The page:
4. Doctor Syntax Silver badge

      Re: Holland was clearly making a point..

      No, just asking all the others to remove him from their recently acquired mailing list.

  2. tiggity Silver badge

    non BCC - the gift that keeps on giving

    But even better from a security snakeoil company

    Depending what they are using for emails, set up some rules to prevent this. If the email solution dos not allow mail server (be it on prem / cloud) to be configured this way then find a solution that does...

    Alternative is mail client that plays safely (but want server solution as nothing to stop someone using alternative email client and circumventing client based bcc enforcement)

    If a user can accidentally cc in a list, sooner or later they will (even the dedicated, competent and careful can mis-send after a long & stressful day) so it needs to be set up to not leave the mail server.

    1. Michael Wojcik Silver badge

      Re: non BCC - the gift that keeps on giving

      I wouldn't call KnowBe4 "a security snakeoil company". While they're heavy on the self-promotion (but then you can unsubscribe), they provide a reasonably competent version of a couple of useful services: phish testing and employee email-security training. Those do seem to be productive, and contracting with a vendor like KB4 is generally cheaper and less hassle than developing them in-house.

      It's not like KB4 are peddling magic encryption or the like.

      And while this incident provides a rich vein of schadenfreude, it doesn't really reflect on the quality of KB4's offerings. For one thing, Reply-All misuse isn't one of the main vectors their training targets, as far as I remember; and for another, they don't promise they can train all your employees to perfection, so it's not reasonable to expect perfection from theirs, either.

  3. fnusnu

    Bit rich of El Reg to have a pop seeing as radarone.co.uk (whose security whitepapers they flog) had an expired certificate when I went to their site a couple of weeks ago...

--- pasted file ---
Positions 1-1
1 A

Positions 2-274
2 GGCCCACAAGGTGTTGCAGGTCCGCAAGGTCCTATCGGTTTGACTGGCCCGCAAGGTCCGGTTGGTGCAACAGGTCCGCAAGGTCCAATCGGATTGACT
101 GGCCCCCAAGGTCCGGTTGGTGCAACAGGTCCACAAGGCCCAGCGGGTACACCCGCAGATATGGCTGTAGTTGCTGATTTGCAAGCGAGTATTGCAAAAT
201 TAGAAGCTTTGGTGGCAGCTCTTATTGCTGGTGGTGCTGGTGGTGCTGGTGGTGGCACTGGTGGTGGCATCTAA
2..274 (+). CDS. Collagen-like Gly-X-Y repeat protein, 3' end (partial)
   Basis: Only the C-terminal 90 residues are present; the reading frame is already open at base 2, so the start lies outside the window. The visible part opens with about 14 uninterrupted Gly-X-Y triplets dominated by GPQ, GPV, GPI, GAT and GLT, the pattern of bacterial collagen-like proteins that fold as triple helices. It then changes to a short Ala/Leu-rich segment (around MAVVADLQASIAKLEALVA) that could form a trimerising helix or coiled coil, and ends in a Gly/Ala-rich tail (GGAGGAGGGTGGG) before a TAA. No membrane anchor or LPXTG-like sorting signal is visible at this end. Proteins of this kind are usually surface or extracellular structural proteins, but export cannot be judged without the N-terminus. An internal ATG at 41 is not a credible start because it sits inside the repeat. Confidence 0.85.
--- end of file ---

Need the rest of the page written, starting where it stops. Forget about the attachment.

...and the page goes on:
4. julian_n

    I would start by pointing the finger at Office 365.

    It's default reply is reply all, not reply - along with a whole load of other nasties!

    1. DJV Silver badge
      Trollface

      Nasties?

      Shirley, you mean "features" in MS parlance. At least with Office 363.5 there's a good chance your non-BCC, Reply All email will fail to go out because Office 362.4 happens to have just had one of its regular TITSUP sessions.

    2. FrogsAndChips Bronze badge

      That's true for O365 webmail (and can be changed in a single click). In Outlook the Reply and Reply-All buttons are the same size, Ctrl-R is just Reply, you need Ctrl-Shift-R for Reply-All.

      Actually 95% or so of my replies are Reply-All, so I wouldn't mind it being the default. I just happen to know when I'd better do a simple Reply and when I should put recipients in Bcc (rarely, as part of my job).

      But sure, let's blame the tool rather than the users who still can't grasp a few simple concepts 20+ years after the email entered our daily lives.

  5. Anonymous Coward
    Anonymous Coward

    Crying here...

    We have just experienced a ReplytoAll-a-thon which is made all the more depressing as the addressee list was some large IT groups...even the people shouting 'Please stop using Reply to All' used that very Reply to All function without moving the names to bcc

    Time to switch careers to street-sweeper...just as endless a task but at least you get some fresh air